AmeriCorps VISTA, a federal program that fights poverty in the United States by enriching education and providing vocational training, will attend the fair, as will the Northern Nevada International Center. The regional office of the Peace Corps will have a booth, as well as offer an informational session from 6 to 8 p.m. at REI in Reno. Jane Bessette, director of career services for the College of Business, also recommends talking to the U.S. Army and Navy booths about civilian service and attending the networking reception from 4 to 6 p.m. March 30 in the Joe Crowley Student Union Great Room.
“You have to always be ready to take advantage of an opportunity when it presents itself,” she said. “Know what you’re good at, and be able to communicate that. A first impression means a lot.”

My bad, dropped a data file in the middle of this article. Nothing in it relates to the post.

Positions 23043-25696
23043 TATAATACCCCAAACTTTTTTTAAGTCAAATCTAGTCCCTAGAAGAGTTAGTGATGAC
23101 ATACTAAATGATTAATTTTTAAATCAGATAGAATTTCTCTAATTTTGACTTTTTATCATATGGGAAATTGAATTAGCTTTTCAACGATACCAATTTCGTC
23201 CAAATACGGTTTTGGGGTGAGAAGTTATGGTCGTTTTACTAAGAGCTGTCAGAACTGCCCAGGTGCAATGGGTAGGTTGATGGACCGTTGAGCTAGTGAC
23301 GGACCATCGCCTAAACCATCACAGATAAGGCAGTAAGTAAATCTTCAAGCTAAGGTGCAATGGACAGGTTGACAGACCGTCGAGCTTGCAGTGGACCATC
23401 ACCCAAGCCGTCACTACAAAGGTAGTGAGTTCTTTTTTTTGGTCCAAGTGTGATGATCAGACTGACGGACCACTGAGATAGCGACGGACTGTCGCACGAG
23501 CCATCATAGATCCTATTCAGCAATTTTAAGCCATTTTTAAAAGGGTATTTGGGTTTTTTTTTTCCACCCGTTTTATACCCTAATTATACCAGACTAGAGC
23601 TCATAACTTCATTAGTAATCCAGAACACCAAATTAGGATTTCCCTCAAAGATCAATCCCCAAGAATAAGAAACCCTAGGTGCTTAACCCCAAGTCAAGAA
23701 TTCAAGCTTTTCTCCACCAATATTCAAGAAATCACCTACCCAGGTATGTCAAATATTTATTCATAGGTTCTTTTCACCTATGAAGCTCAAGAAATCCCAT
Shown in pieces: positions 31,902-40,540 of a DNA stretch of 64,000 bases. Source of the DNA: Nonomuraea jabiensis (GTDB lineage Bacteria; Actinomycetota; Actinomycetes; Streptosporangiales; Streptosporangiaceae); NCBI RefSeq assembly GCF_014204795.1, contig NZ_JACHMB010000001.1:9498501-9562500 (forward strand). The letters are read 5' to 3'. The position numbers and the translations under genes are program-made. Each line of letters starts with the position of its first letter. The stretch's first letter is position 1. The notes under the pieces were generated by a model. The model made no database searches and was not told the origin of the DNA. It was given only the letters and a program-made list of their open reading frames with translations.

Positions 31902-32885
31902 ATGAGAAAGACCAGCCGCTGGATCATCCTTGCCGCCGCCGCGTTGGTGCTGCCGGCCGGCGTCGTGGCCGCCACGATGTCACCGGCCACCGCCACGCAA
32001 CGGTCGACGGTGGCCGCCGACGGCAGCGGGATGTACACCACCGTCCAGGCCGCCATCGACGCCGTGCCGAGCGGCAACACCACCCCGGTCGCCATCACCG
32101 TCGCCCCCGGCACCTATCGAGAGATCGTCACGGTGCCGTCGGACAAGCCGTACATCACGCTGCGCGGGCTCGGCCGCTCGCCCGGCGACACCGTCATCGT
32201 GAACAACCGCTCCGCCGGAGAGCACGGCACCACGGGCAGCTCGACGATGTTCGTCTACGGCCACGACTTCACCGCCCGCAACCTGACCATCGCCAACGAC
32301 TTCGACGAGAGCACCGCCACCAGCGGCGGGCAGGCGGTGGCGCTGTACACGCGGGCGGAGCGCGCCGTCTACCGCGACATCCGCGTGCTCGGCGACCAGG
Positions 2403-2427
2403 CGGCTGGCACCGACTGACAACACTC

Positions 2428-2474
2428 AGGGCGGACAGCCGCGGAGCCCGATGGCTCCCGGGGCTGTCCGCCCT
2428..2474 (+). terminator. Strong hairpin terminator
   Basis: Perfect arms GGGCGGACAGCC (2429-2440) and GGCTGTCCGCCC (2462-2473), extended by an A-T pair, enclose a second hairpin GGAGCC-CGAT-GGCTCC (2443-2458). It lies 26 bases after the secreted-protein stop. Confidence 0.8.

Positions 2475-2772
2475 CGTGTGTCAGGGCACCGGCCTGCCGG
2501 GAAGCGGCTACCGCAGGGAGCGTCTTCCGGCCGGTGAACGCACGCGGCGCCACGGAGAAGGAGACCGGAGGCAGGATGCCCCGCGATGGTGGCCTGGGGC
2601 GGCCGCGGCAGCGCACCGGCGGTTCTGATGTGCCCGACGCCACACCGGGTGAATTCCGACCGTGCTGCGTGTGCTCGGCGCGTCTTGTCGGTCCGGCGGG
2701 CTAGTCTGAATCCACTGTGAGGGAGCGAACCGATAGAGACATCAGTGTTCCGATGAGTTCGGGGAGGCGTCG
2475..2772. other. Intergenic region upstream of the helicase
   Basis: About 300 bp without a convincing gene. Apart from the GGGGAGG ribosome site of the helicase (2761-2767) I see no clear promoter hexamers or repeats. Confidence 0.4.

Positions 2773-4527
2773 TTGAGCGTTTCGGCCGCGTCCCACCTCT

Lockwood also advises students to talk to alumni of volunteer programs to get more information about what the experience will be like.
“It’s a huge commitment of yourself,” she said. “You want to know what you’re getting into.”
According to Bessette, the volunteer opportunities provide unique benefits to students who take advantage of them.
“Any work is a chance to gain skills and contacts,” she said. “These groups give you the chance to do something great, to feel good about yourself, and help your career at the same time.”